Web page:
Tuesday, May 14, 2013

Spring Gardening 2013

The snow is gone and we now deal with regular rain storms. As the temperatures return to more normal spring temperatures we struggle between rains to catch up on garden chores and replant spring crops. Above beet seeds soaking in water several hours prior to planting. This helps to soften that soft outer shell some and they germinate a little faster. I also soak things like okra seeds before planting too.


Not all is lost. Above you see onions that survived the snow and cold temperatures. If you look closely there are some brown burned tips on them but nothing that will hurt.

The romaine lettuce is actually coming back from the roots after our groundhog attack.

Next years green onion seeds! Always remember to leave some for seeds. This can sure cut down on those seed bills.....

And those 100 new strawberry roots that I ordered and set out 2 weeks before the snow storm. Look at those tiny blooms. They won't make many berries this year but next year we should have plenty.

A few brave peas that have survived sleet, hail, and 6 inches of heavy snow not to mention a night of ground hog grazing. I have replanted this row but left these brave soldiers to grow. 

Didn't take a picture of it but 2 1/2 potato rows are coming up again. A little slow and a little burned but growing none the less.  Replanted Black Seeded Simpson leaf lettuce, Cylindra beets, Southern Giant Curled mustard greens, Scarlet Nantes carrots and green onions. 

Lots of clean up and catch up but indeed let the gardening begin. With the weather setbacks we are running about 6 weeks behind schedule but gardening again. Today the temperatures are in the 90's and O Wise One and I have both spent the day pretty well outside. It has been a day of disking, weeding, mulching and mowing on both our parts. Some times side by side and other times each doing our own thing. Tonight will be a night of aching muscles and wind burns but we hope to plant some of our summer garden tomorrow since they are predicting a possibility of showers on Thursday.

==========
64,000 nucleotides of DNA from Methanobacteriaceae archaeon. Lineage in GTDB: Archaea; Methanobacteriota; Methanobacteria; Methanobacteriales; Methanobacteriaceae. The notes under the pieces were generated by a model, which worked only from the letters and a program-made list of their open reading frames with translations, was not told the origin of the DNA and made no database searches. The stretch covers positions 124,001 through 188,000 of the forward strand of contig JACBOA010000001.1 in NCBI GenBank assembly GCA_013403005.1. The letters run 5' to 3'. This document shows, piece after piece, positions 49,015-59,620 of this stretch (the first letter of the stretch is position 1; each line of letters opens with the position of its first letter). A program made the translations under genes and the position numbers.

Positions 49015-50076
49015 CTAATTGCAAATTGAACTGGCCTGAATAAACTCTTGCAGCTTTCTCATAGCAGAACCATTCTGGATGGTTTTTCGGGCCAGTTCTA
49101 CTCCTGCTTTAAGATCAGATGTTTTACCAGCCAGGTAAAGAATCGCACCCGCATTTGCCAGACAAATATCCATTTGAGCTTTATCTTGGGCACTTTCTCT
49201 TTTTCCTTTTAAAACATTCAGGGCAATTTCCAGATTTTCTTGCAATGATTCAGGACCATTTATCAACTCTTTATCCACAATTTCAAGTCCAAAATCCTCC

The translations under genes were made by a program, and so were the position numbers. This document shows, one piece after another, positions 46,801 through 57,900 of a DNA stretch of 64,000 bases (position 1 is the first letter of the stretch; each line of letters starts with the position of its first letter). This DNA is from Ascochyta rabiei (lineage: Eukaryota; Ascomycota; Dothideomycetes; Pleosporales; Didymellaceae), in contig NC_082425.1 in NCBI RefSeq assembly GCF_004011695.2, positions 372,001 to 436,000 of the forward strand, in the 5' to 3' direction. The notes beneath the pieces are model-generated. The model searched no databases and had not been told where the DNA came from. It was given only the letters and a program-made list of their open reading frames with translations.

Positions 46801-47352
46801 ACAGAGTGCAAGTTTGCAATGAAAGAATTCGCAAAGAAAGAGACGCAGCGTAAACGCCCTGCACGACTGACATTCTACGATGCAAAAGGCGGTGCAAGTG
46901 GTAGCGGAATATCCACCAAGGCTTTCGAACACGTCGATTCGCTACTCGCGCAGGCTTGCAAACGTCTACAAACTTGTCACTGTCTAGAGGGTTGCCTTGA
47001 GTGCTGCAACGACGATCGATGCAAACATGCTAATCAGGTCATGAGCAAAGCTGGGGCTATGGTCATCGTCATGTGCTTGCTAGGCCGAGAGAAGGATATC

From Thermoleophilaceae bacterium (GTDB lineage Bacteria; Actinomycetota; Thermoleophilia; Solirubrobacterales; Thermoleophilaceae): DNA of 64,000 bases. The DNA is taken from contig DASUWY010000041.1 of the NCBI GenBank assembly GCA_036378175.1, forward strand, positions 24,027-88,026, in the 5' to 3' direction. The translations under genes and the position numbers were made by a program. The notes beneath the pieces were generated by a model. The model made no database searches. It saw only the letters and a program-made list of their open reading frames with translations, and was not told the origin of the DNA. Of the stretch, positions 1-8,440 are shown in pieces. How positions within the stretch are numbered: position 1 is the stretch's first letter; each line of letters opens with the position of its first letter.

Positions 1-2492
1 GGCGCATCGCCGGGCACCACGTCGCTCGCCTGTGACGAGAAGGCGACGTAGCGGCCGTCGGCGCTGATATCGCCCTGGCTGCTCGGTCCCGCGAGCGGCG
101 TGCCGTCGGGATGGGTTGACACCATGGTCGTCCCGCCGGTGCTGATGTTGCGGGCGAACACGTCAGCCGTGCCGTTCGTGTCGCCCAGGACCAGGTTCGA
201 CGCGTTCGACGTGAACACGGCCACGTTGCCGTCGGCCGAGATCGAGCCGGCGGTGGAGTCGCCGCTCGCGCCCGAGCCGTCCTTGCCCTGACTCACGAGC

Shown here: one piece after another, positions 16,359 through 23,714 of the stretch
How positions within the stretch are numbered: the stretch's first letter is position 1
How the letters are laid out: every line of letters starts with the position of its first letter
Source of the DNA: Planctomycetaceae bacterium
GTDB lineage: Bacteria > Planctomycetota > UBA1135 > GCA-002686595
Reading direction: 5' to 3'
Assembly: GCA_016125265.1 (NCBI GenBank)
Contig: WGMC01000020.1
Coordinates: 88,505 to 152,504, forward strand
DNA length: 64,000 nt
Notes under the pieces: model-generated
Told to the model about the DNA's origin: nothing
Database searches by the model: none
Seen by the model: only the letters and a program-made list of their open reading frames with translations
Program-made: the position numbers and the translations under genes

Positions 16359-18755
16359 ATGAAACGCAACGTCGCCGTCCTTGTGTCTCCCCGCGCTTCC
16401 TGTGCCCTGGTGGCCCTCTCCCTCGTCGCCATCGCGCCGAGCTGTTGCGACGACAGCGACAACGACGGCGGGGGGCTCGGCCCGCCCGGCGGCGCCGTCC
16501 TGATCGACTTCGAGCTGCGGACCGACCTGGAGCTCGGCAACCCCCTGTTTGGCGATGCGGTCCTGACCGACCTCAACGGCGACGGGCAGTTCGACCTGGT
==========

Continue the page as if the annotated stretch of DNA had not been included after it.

We are beginning to wonder if this will be one of those years that we just simply skip spring and go straight from winter into those summer excessive temperatures. 

Blessings from The Holler

The Canned Quilter


  1. 80 degrees here. Yesterday I was shivering today sweating. Glad some of your crops survived! Wish my garden looked as good! I am not expecting all that much being a beginner and such crazy weather conditions but I feel more productive nonetheless.

  2. Looks like your garden is doing alright considering everything that has happened with the weather and groundhogs. I can't believe that you had 90 degrees, we were in the 40's here. I can't wait for warm weather.

  3. looking good-can't believe we hit over 90 degrees yesterday here in the ozarks-not ready for that heat yet

  4. Its looking good! When I lived in Texas, I'd plant my sugar snap peas on Jan 15th and we'd ALWAYS have heavy sleet or snow a few days after... My peas always seemed to survive.. They're tough little buggers.

    Everything is looking good regardless of the groundhog & weather.. Enjoy!

  5. Peas? Lettuce? Beets? Wow, we're long past those temperatures. We're in jalapeƱo weather now.

    1. We have had a couple 90 degree days but next week they are predicting 70's and 80's with a couple nights in the 50's and one in the 40's.

  6. Can you help explain the onions to me? I'm confused on whether green onions are immature bulb sets that you buy or if green onions are started with seed (outside or inside?)? Are these a certain kind of onion that you planted for green onions and will bloom and give you seeds? I'm doing my best to get my tomatoes in the ground this weekend and green bean seeds (here in Mid Missouri). I'm a little late but hopefully it will be okay. Are you just now starting the sweet potato slips? THANKS AGAIN! Gina

    1. gina there are specific types of onions called bunching onions that do not make bulbs but are picked while young and used as green onions. Even if allowed to mature for 2 years they will still not make as large a bulb as the bulb onions. If you plant bulb onion from seeds you can use the thinnings or immature onions as green onions also. I am in Northern Missouri and do not plant my tomatoes in the garden until the 1st of June. I am planting my green beans and corn though. Usually I start sweet potatoes now and plant in June when the weather stabilizes. Also be aware that they are predicting hail and winds Sunday night. Hope this helps : )

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